Its panicles of red buds appear in winter, making it among the most colorful shrubs in your garden. The cones of flowers stay through winter and open in early spring.

20. Mahonia


Botanical Name: Mahonia

Mahonias show off holly-like foliage and deep purple berries. The spikes of fragrant yellow blooms appear in late fall, winter, and spring.

Check out some exciting Winter gardening projects here


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  1. I have 3 buddia ((butterfly bushes).I understand they are suppose to grow wide and high. Mine have not, one does better than the other two. I am so disappointed in them, was told to cut them back in early spring down to 12 to 18 inches. Not goin to this spring. I need help w/ them. Do I need to use more fertilizer, if so , what kind?

    • I have one, quite old now, wide high and lots of new growth all the time. New seedlings coming up everywhere. I don’t fertilise but gets watered with sprinkler with rest of garden. In Adelaide Hills.

    • I’ve read repeatedly to never fertilize buddleja, so that’s not the answer. I understand your frustration because I’ve repeatedly planted, and lost, buddleja bushes for the past few years. They’ll look good the first year, but they either don’t come back at all the following year, or they barely come back and don’t grow much at all during the season, then end up not coming back the following year. I’m in zone 8, and they are all in full sun and well drained soil. I’m so frustrated at the tales of huge, 9 foot buddlejas when mine never get more than a foot high & wide. And no, they are not the smaller hybrids. These are black knight, supposedly the biggest cultivar. I’ve also tried the smaller hybrids, and 2 out of 3 of them never returned the following season, and the remaining one is also stunted and poor looking.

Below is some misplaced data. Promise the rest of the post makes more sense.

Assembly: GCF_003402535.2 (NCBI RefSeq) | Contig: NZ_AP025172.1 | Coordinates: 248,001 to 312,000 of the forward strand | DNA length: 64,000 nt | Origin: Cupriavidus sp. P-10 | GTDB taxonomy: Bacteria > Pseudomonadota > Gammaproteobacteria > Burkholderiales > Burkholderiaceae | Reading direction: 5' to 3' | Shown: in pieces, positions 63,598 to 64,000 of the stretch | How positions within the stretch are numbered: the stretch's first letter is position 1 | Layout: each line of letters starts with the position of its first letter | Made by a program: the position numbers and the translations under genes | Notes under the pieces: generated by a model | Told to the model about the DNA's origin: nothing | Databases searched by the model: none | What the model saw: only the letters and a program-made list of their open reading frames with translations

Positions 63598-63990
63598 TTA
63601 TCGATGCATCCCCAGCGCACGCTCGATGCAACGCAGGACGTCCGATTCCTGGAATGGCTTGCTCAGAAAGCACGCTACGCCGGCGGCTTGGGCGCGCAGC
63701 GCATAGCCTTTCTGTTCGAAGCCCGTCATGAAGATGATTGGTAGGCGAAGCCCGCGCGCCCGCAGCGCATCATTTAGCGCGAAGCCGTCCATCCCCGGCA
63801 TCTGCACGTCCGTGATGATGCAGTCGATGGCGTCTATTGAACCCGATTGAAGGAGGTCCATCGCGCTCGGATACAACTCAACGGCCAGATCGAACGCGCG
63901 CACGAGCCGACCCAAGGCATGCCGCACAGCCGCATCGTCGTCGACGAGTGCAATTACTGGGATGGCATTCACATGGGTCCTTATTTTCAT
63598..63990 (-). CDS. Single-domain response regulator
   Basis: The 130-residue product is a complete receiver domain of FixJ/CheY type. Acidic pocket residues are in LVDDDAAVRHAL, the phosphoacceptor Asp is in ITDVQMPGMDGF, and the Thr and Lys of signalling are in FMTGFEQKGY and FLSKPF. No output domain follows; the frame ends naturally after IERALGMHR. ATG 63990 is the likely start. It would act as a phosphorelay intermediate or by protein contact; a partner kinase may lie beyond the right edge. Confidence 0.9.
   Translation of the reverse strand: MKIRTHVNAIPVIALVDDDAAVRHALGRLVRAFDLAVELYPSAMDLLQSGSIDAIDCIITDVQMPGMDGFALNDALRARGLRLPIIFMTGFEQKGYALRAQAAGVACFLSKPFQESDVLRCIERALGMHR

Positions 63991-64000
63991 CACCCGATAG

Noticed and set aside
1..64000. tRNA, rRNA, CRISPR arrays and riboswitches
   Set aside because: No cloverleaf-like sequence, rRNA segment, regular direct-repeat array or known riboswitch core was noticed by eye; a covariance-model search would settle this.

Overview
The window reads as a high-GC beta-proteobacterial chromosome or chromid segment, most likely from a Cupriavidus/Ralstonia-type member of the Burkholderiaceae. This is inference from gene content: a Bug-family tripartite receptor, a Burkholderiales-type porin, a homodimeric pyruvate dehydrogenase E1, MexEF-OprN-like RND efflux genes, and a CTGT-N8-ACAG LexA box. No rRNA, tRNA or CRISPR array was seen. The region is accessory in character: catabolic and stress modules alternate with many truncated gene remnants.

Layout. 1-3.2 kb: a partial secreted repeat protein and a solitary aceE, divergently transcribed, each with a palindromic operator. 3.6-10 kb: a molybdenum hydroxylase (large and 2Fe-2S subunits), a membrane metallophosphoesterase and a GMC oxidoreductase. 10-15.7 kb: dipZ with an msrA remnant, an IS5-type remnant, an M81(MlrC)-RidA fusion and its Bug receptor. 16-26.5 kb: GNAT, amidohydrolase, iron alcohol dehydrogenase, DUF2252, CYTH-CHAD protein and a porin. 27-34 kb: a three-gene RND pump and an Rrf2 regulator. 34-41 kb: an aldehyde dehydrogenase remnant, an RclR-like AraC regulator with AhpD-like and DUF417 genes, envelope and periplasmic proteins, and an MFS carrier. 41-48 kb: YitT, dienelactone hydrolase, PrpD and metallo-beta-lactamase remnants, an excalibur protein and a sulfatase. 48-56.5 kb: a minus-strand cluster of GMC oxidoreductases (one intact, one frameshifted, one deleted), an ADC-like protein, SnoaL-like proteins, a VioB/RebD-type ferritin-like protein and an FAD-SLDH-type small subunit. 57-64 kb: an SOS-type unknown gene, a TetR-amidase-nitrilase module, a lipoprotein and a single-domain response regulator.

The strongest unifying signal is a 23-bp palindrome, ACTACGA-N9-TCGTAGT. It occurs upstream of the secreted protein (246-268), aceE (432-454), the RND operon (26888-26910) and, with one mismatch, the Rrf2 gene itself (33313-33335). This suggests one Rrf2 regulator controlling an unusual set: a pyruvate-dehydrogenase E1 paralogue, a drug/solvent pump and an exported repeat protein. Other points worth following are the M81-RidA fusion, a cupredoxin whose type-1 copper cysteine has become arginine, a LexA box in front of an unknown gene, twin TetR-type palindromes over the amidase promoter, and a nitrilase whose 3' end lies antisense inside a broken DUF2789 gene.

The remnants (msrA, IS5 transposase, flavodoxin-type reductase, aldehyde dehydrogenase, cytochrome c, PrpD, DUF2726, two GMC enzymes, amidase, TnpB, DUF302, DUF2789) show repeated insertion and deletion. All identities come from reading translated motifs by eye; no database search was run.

• I have a couple of Budlia,hope I have spelt it right have had them a few years they grow tall I don’t feed them and I have clay soil and they seem to do well

    • I bought a few of those miniature butterfly bushes 2 years ago and thought I could use them to line the walkway from the garden gate towards the large BB black knight, I was not impressed with thier diminutive blooms especially when you look at the regular BB display. I don’t fertilize mine at all after I did about 5 years ago with all purpose fertilizer and they grew so much and had fewer blooms. I just wait till they leaf out completey after winter, then cut all old wood. They are a beautiful site as you know. I added very low flowing mini solar fountain and those monarchs just party like it’s 1999. I think they are one of the easier to manage and very rewarding shrubs.